German Big Business and the Rise of Hitler
The Collapse of the Weimar Republic: Political Economy and Crisis
Any explanation of the rise of National Socialism and Hitler’s success is bound to have strong moral implications. The crimes of the Third Reich—war, persecution, genocide—were so great, but at the same time the similarities between Germany and other Western industrial societies are so close, that any discussion of the collapse of the Weimar Republic and the establishment of the Nazi dictatorship raises the anxious question: could it happen here? Is our society, which shares so much of Germany’s cultural and intellectual heritage as well as having many common economic and social features with Germany, equally vulnerable to nihilism?
The most reassuring answer is to point, as many historians do, to the peculiarities of German history, the deutsche Sonderweg, and draw attention to the differences between German social and economic structure in the period when Germany became a modern industrial state and that of Britain, the United States, or France. Or again one can try to escape the issue, as many Germans did in the period immediately after 1945, by concentrating on the personality of Hitler himself, the wicked enchanter who seduced an innocent, peaceful, and industrious people, and led them into committing crimes of which many of them maintained they were unaware.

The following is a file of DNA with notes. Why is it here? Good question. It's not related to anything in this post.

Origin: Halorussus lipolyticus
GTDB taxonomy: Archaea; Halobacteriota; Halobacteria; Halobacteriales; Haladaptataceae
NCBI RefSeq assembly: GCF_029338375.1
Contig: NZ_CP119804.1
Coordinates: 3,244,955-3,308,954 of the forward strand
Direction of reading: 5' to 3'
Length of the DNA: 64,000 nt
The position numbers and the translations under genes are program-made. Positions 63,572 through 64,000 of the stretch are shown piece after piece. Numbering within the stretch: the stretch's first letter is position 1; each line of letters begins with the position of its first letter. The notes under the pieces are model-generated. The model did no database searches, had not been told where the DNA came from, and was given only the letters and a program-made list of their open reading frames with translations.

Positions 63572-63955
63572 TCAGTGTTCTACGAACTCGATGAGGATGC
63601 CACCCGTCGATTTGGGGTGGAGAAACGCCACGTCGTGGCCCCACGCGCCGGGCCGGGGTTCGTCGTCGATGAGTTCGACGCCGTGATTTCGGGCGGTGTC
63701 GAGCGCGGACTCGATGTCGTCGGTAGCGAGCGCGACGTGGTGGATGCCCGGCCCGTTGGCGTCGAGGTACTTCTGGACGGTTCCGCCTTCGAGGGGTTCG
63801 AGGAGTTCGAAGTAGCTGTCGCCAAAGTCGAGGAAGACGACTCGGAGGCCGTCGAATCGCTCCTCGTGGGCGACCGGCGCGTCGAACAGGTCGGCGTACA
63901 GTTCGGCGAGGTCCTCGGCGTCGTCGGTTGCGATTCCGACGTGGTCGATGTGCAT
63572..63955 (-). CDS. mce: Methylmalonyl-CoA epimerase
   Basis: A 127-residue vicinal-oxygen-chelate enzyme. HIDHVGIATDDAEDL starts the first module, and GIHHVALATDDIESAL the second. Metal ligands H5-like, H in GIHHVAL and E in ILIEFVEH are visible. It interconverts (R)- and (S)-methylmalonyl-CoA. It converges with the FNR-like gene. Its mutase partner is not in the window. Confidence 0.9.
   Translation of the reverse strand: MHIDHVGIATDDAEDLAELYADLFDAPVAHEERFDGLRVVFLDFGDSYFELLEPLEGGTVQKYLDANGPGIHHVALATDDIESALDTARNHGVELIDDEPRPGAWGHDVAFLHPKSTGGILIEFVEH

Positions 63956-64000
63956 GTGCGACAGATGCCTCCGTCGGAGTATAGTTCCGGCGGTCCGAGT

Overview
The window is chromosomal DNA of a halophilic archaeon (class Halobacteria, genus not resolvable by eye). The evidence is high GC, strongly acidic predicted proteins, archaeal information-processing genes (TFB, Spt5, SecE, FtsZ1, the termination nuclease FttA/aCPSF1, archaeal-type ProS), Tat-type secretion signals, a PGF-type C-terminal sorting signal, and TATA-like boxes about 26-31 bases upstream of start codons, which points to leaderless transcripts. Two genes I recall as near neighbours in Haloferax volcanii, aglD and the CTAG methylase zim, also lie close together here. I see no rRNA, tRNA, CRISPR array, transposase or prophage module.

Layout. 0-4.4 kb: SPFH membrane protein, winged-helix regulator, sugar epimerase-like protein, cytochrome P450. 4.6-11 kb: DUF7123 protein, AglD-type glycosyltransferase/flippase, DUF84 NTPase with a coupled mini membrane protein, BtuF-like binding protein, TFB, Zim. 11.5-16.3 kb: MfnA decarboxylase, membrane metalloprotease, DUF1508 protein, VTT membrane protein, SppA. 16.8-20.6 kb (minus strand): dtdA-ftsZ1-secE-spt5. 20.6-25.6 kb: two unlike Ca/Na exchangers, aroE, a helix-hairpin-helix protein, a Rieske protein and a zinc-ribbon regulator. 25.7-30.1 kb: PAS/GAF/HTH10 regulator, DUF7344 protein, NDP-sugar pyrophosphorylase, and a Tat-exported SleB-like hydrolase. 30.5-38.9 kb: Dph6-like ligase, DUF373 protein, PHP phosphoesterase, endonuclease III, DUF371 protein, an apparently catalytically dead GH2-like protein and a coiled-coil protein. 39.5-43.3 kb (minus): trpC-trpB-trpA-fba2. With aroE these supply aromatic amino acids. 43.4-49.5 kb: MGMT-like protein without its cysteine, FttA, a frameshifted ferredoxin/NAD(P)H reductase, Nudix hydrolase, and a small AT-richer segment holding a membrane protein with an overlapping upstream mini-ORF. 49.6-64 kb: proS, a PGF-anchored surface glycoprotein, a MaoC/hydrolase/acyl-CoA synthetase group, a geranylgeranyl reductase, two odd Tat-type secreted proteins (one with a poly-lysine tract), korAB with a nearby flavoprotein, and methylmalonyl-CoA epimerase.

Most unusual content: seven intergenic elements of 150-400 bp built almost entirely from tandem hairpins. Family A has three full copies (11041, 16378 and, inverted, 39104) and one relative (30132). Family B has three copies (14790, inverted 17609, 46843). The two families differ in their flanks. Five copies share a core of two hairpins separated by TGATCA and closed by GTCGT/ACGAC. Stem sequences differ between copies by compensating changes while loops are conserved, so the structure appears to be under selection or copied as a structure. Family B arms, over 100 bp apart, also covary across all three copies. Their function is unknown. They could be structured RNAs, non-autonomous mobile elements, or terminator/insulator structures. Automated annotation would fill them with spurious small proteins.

Others regard fascism as an endemic threat to modern industrial society, either because the loss of religious faith and the breakdown of traditional ethical codes reduce the masses to a state of alienation and anomie that makes them peculiarly vulnerable to the seductions of totalitarianism, or because fascism is an inevitable stage in the decline of capitalism, a phase in which, as Gramsci pointed out, the bourgeoisie were prepared to destroy the liberal state they themselves had created in order to retain their social and economic position. Applied to the rise of National Socialism in Germany, this view in one version argues that it was the German capitalists, and especially the leaders of heavy industry, who saw in Hitler the savior of the capitalist order in the face of threats to it from its own economic contradictions and the menace of the socialists and communists. It is this version that Professor Henry Turner sets out to refute in a lucid, learned, and powerfully argued book. “Did big business play a significant part in Adolf Hitler’s rise to power?” he asks on the very first page. “Did German capitalists undermine the Weimar Republic?” And his answer is a strong “No.” “Only through gross distortion,” Turner writes in his conclusion, “can big business be accorded a crucial, or even major, role in the downfall of the Republic.”
Turner concentrates his attention primarily on the great industrialists of the Ruhr, associated in what looked like a powerful pressure group, the Verein zur Wahrung der Gemeinsamen Wirtschaftlichen Interessen in Rheinland und Westfalen, more popularly known as the “long name” association. He has used a formidable number of corporate archives and private papers and he has demonstrated how much evidence still lies unused in the immense documentation …
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